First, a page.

Moe Island is a small, low-lying island with an irregular coastline located ~300 m southwest of Signy Island. Moe Island is designated as ASPA No. 109. The IBA qualifies on the basis of the concentration of seabirds present (in particular Chinstrap Penguin (Pygoscelis antarctica)) and comprises all of Moe Island (excluding offshore rocks) and coincides with the boundary of ASPA No. 109. Moe Island has a rugged and steep coastline, and rises to an elevation of 226 m at Snipe Peak. The island is dominated by metamorphic schists and a large proportion of the island is covered by glacial drift and scree. Immature soil deposits are intermixed with gravel and rocks. Some of the largest moss banks of their type in Antarctica are on Moe Island. The nearest research station is Signy (GBR), located ~5 km to the northeast. See IBA Signy Island for more information.
Approximately 10 964 pairs of Chinstrap Penguin were recorded breeding in 1978/79 (Croxall, Rootes & Price 1981). However, the Chinstrap population may have since decreased, with ~1100 pairs recorded in February 1994 and ~100 pairs in January 2006 (ASPA No. 109 Management Plan, 2007). About 2000 pairs of Cape Petrel (Daption capense) were recorded breeding in 14 colonies on the island in 1966 and a large number of Antarctic Prion (Pachyptila desolata) also nest at the site (ASPA No. 109 Management Plan, 2007). Snow Petrels (Pagodroma nivea) were recorded breeding on Moe Island in 1957/58 when the colony comprised 34 breeding pairs (Croxall et al. 1995), and were confirmed breeding during a survey in 2005/06 (R. Fijn pers. comm. 2015). Non-bird biodiversity: Weddell Seals (Leptonychotes weddellii), Crabeater Seals (Lobodon carcinophagus), Leopard Seals (Hydrurga leptonyx) and Antarctic Fur Seals (Arctocephalus gazella) are regularly observed hauled out in bays along the western shore of Moe Island (ASPA No. 109 Management Plan, 2007).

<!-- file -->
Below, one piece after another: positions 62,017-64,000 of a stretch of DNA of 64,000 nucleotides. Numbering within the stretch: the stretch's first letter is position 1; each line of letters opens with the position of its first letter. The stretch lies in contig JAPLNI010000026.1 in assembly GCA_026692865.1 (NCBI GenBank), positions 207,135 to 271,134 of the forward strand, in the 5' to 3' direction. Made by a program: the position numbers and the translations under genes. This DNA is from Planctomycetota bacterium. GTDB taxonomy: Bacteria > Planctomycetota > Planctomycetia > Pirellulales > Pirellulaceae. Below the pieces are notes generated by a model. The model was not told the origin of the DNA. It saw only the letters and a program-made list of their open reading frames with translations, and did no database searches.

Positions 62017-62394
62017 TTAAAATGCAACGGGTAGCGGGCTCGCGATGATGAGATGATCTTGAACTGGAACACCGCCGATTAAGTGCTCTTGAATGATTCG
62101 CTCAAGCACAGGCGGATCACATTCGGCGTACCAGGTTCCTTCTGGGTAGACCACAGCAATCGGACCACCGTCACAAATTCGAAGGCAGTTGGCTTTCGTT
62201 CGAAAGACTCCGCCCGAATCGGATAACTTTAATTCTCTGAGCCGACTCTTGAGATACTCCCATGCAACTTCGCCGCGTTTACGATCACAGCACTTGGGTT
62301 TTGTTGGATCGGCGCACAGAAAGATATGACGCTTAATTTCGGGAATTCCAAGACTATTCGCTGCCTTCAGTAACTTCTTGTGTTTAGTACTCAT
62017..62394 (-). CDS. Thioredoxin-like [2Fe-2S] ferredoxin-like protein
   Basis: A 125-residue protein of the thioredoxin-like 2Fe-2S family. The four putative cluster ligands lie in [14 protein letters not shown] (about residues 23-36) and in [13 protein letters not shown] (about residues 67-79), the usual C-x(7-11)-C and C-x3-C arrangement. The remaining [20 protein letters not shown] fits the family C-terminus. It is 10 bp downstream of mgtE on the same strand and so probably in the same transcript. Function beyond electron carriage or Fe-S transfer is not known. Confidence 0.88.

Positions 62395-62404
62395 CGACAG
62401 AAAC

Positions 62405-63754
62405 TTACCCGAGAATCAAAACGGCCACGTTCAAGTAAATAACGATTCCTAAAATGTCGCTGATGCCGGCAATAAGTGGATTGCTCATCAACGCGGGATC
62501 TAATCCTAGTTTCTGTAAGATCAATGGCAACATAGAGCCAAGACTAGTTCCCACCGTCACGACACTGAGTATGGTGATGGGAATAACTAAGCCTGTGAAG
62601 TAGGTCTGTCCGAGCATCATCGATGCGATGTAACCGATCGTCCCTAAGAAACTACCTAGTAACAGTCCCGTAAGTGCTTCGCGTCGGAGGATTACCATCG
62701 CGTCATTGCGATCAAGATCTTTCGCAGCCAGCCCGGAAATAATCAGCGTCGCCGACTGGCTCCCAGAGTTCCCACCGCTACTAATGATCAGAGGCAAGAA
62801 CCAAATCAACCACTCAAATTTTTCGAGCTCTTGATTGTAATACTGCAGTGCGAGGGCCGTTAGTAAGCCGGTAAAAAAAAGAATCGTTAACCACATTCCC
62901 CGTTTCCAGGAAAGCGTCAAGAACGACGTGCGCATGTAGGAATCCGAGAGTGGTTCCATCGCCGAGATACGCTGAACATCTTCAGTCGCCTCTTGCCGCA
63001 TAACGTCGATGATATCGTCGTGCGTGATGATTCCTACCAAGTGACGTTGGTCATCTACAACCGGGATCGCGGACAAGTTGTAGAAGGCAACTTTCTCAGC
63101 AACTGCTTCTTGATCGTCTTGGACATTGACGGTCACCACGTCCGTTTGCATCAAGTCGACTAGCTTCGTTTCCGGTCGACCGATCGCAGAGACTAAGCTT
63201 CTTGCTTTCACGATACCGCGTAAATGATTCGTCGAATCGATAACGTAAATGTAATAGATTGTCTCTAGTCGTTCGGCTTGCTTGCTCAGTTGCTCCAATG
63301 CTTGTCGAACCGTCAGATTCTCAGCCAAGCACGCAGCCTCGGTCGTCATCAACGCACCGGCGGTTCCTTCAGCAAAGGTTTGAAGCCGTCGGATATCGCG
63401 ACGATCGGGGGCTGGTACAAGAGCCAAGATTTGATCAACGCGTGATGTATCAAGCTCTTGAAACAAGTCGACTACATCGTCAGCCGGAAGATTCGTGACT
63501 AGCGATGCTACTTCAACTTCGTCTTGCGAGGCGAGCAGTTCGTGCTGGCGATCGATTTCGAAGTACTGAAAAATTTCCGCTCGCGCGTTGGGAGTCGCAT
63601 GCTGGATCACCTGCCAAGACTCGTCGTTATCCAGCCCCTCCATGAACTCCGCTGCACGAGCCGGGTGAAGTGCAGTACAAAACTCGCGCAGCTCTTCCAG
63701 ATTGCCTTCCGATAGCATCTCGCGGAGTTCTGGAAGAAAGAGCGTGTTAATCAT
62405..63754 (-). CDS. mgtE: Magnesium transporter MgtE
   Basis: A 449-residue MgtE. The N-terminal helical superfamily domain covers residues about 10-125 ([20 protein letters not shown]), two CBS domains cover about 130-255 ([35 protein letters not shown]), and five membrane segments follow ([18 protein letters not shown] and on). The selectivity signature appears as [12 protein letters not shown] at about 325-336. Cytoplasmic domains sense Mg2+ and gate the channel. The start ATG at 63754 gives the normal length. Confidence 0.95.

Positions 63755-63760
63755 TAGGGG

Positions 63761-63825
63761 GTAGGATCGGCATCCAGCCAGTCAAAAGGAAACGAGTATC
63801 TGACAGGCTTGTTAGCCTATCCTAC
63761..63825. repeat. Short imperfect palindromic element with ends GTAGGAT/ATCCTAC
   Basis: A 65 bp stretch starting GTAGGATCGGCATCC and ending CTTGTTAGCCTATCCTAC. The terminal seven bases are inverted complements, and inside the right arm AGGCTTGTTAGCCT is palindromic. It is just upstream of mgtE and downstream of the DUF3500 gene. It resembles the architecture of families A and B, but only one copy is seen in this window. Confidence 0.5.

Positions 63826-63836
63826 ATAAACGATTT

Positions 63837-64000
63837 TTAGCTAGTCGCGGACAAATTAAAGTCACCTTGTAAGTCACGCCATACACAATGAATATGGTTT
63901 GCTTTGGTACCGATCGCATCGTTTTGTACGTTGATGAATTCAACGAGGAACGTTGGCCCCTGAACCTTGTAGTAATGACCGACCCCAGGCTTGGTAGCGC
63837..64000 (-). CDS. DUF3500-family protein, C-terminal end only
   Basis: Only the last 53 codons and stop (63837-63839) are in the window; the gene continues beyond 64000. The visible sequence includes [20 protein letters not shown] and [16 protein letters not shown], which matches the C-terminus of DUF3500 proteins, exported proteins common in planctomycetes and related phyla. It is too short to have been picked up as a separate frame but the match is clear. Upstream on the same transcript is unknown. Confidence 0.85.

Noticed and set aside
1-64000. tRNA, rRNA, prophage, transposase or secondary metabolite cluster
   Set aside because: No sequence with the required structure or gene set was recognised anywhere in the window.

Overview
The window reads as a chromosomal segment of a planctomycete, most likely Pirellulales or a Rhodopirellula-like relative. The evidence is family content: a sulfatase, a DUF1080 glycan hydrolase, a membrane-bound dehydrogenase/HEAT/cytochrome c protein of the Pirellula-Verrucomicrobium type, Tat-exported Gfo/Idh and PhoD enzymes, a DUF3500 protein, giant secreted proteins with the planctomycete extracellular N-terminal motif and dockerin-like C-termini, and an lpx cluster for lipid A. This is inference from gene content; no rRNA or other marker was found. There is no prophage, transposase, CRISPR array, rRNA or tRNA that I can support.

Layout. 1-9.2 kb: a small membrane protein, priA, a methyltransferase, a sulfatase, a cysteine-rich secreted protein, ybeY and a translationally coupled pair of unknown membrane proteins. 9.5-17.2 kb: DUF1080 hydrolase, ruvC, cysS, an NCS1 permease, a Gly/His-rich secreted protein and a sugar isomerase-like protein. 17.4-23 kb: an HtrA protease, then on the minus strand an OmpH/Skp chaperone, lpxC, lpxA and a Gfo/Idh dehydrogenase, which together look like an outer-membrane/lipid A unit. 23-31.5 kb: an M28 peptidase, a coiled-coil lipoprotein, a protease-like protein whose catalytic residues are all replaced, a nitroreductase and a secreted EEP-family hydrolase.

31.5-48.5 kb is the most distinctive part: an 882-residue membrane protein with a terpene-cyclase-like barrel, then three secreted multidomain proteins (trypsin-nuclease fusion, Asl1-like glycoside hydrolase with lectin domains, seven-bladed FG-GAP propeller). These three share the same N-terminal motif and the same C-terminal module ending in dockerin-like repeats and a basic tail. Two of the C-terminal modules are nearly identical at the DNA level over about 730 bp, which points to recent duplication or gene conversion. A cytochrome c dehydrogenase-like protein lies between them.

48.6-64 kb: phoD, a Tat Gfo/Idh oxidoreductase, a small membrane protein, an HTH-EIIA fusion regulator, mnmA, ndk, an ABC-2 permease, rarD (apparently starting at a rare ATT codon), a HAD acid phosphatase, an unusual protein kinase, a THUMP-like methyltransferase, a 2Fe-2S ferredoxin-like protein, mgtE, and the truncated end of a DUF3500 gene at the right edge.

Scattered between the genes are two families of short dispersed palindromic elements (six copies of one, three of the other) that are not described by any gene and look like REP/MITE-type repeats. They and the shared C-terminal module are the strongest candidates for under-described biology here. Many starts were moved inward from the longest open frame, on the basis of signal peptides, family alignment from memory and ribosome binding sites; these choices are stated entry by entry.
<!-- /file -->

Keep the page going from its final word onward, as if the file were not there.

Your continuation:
Pressure/threats to key biodiversity
Moe Island was designated as ASPA No. 109 to protect its natural environment, which is representative of a maritime Antarctic ecosystem (ASPA No. 109 Management Plan, 2007). Access to Moe Island is prohibited except for essential management or compelling scientific purposes, and visitor numbers and human impacts are low. An increase in the local Antarctic Fur Seal (Arctocephalus gazella) population has substantially altered terrestrial environments in some areas, which may also impact on bird breeding habitats. Damage to moss banks by seals has been observed on the most northerly sites on Moe Island, although the steep topography offers protection to some sensitive areas.
BirdLife International (2019) Important Bird Areas factsheet: Moe Island. Downloaded from
http://www.birdlife.org on 23/01/2019.